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Oct 18th, 2:55 PM Oct 18th, 3:25 PM

Housing for ageing LGBT people in Sweden: A descriptive study of needs, preferences and concerns.

Soo Line

It is well documented that societies in many countries builds upon a hetero-normative perspective. Such perspective influence upon how the individual identity is shaped, as well as how we interact and organize our daily lives in relation to roles and places within home and society. Our identities are also reflected in how we organize our homes and relationships. With an increasing number of ageing people who identify themselves as lesbian, gay, bisexual or transsexual (LGBT), there is a risk that traditional housing for older people fails to meet the needs and preferences of LGBT people, or even exclude this group in planning services and support for the elderly.

The aim of this study was therefore to describe LGBT persons’ needs, preferences and concerns according to ageing and housing. Further, the ambition was to examine if and how specific senior housing facilities for this group can meet those needs, preferences and worriers.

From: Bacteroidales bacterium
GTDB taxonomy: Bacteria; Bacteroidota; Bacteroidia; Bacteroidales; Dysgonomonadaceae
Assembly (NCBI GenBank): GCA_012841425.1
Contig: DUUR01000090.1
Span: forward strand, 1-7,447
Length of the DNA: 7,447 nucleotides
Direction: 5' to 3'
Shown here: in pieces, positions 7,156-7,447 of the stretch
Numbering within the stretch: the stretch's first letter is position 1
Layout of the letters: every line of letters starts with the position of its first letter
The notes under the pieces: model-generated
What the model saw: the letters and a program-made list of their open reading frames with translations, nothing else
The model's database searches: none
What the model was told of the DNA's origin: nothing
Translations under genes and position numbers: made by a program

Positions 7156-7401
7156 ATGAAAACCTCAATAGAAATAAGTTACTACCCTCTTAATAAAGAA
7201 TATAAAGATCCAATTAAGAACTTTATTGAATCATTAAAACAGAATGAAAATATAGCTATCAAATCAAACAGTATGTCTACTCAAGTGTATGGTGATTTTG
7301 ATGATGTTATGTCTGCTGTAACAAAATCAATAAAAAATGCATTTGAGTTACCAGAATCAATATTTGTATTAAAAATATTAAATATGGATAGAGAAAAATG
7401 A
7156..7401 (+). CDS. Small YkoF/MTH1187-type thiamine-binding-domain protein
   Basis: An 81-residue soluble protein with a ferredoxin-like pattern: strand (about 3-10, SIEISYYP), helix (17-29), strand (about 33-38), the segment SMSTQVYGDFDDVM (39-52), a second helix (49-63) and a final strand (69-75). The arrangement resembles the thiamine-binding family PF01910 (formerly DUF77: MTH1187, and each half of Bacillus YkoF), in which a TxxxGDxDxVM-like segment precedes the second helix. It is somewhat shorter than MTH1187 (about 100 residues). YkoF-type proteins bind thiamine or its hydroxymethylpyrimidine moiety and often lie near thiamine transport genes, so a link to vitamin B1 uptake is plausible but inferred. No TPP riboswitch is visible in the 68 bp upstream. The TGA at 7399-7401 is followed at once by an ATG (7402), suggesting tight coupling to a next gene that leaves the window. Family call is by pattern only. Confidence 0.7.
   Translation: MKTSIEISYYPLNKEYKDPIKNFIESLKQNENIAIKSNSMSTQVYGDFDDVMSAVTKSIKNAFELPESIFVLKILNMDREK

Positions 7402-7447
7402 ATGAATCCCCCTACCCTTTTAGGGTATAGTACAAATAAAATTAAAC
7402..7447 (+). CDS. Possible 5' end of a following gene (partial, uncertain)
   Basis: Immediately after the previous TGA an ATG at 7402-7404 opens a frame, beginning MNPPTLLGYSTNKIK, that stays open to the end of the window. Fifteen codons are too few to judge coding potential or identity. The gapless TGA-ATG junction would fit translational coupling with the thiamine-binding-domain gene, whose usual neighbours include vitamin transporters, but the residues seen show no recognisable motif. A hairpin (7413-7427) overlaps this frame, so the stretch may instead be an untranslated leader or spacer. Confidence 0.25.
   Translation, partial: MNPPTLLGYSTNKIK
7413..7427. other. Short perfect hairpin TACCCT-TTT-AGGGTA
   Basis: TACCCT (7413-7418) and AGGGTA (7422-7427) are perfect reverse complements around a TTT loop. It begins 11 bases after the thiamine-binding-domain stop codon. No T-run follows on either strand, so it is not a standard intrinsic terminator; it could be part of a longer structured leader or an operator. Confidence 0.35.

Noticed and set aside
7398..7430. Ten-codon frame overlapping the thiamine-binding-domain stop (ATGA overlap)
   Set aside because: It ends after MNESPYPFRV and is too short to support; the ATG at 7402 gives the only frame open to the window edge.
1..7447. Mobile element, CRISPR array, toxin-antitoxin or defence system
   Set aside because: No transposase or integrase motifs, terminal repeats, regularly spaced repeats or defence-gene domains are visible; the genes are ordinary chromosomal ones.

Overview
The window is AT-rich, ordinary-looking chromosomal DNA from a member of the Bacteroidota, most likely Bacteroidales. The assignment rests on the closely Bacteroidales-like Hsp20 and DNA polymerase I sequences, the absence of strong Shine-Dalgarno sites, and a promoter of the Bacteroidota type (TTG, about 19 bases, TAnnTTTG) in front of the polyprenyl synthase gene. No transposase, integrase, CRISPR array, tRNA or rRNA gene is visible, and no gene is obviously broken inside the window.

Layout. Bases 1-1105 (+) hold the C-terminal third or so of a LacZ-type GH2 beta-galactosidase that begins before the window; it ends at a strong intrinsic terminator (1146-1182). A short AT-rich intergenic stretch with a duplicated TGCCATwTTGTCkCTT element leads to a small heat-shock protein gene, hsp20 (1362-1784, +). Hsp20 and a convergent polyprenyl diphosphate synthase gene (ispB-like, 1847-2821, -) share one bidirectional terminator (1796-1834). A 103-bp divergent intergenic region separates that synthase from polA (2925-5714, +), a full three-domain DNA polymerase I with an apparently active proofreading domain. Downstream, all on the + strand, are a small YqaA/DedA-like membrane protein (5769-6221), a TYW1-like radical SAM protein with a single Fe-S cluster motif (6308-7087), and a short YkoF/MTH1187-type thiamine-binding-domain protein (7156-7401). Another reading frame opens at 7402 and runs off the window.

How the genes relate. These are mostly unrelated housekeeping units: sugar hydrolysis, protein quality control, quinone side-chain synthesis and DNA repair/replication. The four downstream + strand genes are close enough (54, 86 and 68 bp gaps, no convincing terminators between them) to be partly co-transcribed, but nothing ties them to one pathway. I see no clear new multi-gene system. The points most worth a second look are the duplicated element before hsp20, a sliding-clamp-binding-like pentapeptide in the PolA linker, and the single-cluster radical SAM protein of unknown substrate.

Based on a survey (n=487), followed by six focus group discussions (n=30), with persons who identified themselves as LGBT, both quantitative and qualitative approaches were used to analyze the findings.

When comparing the ranking of specific preferences (in terms of architectural and environmental features and staff competence) in a senior housing between the LGBT people (n=200) and heterosexual matched controls (n=198), only minor differences were detected according to sexual preferences. The findings from the focus group discussions explored other aspects of importance for successful ageing and housing for older LGBT people that were not detected in the survey questions.

A dilemma between segregation and openness: When reasoning about this topic, the participants agreed upon that they did not want to exclude any group from a LGBT senior housing, while at the same time agreeing upon the importance of being able to age in a safe LGBT culture, in particular when there is a need for a lot of care or social support.

Senior housing with a clearly defined LGBT profile where LGBT people constitute the majority creates a safe atmosphere for them to age in place. This safe atmosphere also makes it possible to include heterosexual individuals as residents, without risking that the safety associated with ageing together with persons with similar experiences through the life story is to be threatened.

People associated with the LGBT community are often connected to families of choice, constituted by networks of persons at different ages connected through close friendship. This resource should be supported in an LGBT senior housing.

In order to give space for the variety among lifestyles and preferences in LGBT people, and also to include heterosexual individuals, a senior housing for LGBT people should include different forms of housing and residential care facilities.

The achieved knowledge from the study is also translated into architectural features and environmental designs within a fictive building.